- Brush a medium bowl with vegetable oil. Place dough in bowl and flip over a few times to cover the dough lightly in oil. Cover the bowl with plastic wrap that’s been brushed with oil, and let rise in the refrigerator overnight.
- On a floured surface, turn out dough, lightly pressing with just fingertips until even so as to not press out all the bubbles that were created from the overnight rise. Shape into a ball (does not need to be perfect), cover the dough with the bowl, inverted over the ball, and allow to rest for 15-20 minutes. This allows the gluten to relax a bit. The dough will be easier to shape once the gluten has relaxed. Shape by folding the top ⅓ of the dough into the center of the loaf. Press gently to seal. Grab the right and left sides and fold into the center, pressing gently to seal. Roll the top half towards you, pressing down and back firmly with your pointer fingers to create tension on the loaf. Repeat this one or two more times until the dough forms a long oval shape. Flip the dough over and pinch the seam to seal. Place the loaf, seam side down, in the prepared loaf pan. Cover and allow to rise in a warm spot (80°F) for 1- 1 ½ hours or until the top of the loaf is the same height at the sides of the loaf pan.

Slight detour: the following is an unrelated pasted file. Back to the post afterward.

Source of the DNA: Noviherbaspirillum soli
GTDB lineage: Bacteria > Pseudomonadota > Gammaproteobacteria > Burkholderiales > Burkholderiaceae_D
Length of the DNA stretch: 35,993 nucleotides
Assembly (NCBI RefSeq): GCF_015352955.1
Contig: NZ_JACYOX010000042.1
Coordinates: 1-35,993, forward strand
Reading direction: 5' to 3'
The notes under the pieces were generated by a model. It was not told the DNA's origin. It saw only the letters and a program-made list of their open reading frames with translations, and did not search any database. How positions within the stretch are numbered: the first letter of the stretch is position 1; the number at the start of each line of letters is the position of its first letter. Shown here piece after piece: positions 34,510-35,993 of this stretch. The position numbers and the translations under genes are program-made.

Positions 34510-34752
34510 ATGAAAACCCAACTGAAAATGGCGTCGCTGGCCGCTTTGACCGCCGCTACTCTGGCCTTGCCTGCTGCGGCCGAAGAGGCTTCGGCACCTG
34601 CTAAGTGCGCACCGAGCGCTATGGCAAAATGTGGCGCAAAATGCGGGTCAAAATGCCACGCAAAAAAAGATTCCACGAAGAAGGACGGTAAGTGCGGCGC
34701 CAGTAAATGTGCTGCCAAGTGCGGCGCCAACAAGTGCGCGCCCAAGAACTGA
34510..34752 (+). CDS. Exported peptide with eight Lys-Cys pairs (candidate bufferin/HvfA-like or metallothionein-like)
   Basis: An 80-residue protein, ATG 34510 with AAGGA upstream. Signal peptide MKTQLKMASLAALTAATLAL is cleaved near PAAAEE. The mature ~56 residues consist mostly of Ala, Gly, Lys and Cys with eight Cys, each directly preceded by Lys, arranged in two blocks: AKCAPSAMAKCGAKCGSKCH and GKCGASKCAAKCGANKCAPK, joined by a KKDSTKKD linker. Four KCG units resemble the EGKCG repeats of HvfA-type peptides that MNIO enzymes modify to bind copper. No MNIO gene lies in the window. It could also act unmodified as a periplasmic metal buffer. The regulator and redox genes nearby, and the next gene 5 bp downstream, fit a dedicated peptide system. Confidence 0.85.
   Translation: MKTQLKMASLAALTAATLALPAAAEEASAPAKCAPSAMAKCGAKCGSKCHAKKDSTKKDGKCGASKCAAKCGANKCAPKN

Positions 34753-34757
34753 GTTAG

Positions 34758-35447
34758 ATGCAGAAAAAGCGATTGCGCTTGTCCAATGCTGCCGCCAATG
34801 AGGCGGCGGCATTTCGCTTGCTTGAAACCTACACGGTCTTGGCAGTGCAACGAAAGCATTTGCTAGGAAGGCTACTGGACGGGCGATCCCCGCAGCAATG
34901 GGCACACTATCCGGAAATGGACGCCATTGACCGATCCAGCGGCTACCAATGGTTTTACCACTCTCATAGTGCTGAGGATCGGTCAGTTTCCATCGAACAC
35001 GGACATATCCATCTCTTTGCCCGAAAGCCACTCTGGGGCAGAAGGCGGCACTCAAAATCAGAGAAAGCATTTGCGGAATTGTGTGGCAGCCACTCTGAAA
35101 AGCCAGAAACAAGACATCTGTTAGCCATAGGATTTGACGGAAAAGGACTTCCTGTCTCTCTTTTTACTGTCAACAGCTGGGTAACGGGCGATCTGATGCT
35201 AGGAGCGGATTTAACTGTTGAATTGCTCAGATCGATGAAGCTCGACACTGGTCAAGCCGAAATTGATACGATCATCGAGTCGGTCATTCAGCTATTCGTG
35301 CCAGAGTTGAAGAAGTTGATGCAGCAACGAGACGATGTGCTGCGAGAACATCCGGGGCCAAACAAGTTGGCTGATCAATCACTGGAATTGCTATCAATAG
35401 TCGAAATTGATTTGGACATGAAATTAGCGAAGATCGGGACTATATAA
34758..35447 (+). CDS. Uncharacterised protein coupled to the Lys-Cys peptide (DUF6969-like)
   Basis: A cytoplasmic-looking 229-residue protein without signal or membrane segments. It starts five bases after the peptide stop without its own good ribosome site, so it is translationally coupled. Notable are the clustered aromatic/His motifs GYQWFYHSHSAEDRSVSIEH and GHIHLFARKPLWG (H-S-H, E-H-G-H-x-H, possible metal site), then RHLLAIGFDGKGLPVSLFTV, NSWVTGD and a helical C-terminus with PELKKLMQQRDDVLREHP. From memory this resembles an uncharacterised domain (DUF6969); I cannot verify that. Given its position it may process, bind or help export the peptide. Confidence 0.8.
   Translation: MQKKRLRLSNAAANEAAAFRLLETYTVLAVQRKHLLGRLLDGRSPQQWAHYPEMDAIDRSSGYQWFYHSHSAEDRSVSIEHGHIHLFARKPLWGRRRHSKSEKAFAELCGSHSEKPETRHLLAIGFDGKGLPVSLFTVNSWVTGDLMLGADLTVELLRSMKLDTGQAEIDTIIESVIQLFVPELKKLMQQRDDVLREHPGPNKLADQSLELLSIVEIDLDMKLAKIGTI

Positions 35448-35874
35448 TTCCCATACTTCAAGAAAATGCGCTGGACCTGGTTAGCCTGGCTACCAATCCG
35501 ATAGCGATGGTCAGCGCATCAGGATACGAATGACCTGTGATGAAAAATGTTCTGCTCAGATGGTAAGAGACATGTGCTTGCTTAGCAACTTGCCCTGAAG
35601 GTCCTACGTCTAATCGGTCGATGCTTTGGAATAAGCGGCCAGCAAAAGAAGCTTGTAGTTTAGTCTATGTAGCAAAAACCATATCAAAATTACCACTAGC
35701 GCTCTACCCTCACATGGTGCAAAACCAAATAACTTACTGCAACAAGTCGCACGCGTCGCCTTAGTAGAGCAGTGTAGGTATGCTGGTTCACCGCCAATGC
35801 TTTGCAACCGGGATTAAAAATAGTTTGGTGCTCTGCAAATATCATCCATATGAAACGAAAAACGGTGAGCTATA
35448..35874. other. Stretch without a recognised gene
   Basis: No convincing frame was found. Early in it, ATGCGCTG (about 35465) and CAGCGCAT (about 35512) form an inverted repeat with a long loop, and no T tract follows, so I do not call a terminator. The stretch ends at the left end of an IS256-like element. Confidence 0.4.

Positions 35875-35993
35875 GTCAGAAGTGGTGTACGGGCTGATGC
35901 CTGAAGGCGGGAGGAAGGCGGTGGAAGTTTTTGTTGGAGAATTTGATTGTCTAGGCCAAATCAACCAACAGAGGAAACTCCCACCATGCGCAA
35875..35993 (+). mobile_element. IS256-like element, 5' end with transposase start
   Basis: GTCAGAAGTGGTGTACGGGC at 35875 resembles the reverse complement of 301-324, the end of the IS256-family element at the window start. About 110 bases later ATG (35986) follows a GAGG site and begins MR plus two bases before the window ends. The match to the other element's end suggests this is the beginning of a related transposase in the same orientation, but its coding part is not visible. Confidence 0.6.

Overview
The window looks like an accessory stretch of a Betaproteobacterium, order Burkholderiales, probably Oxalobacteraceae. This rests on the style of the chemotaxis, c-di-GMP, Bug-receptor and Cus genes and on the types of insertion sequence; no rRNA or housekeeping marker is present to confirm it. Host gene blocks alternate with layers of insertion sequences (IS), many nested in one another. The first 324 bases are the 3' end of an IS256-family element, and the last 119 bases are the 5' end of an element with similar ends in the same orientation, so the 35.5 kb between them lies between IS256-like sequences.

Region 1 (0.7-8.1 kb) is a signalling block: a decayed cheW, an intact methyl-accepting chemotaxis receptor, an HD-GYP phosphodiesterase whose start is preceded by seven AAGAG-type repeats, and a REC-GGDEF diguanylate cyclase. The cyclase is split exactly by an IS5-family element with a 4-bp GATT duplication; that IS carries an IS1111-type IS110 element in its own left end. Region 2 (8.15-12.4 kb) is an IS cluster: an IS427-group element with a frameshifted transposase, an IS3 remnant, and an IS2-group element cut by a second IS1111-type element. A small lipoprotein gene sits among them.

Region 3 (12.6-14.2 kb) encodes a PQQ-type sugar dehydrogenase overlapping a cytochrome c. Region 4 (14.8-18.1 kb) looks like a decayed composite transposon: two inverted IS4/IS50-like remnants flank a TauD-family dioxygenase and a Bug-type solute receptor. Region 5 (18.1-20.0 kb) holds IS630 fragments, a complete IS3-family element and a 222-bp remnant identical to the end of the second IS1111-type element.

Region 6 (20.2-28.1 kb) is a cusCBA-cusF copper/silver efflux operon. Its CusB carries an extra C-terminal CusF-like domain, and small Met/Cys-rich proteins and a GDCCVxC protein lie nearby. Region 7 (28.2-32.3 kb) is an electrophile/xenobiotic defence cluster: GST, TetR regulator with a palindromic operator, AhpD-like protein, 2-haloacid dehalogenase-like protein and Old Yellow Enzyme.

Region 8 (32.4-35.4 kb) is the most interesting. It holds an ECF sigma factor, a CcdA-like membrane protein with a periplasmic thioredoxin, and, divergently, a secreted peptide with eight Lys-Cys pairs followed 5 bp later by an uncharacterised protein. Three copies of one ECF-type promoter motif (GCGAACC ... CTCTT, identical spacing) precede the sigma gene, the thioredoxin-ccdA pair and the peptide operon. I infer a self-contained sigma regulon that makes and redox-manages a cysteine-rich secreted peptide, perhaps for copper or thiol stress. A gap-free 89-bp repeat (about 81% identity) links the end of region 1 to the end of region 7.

- Preheat oven to 400°F and bake 25 minutes or until bread registers 190°F on a thermometer. Allow to cool in the pan for 10 minutes, then remove from pan and allow to cool completely on a wire rack for at least 1 hour before slicing and toasting.
- Store cooled bread in a tightly sealed plastic or brown paper bag at room temperature for up to 4 days. Bread may be stored in the refrigerator for up to 2 weeks
- To freeze, slice and place slices in a single layer on a baking tray. Freeze at least one hour then transfer to a plastic freezer-safe bag and store up to 3 months. To defrost, place frozen slices in the toaster until desired doneness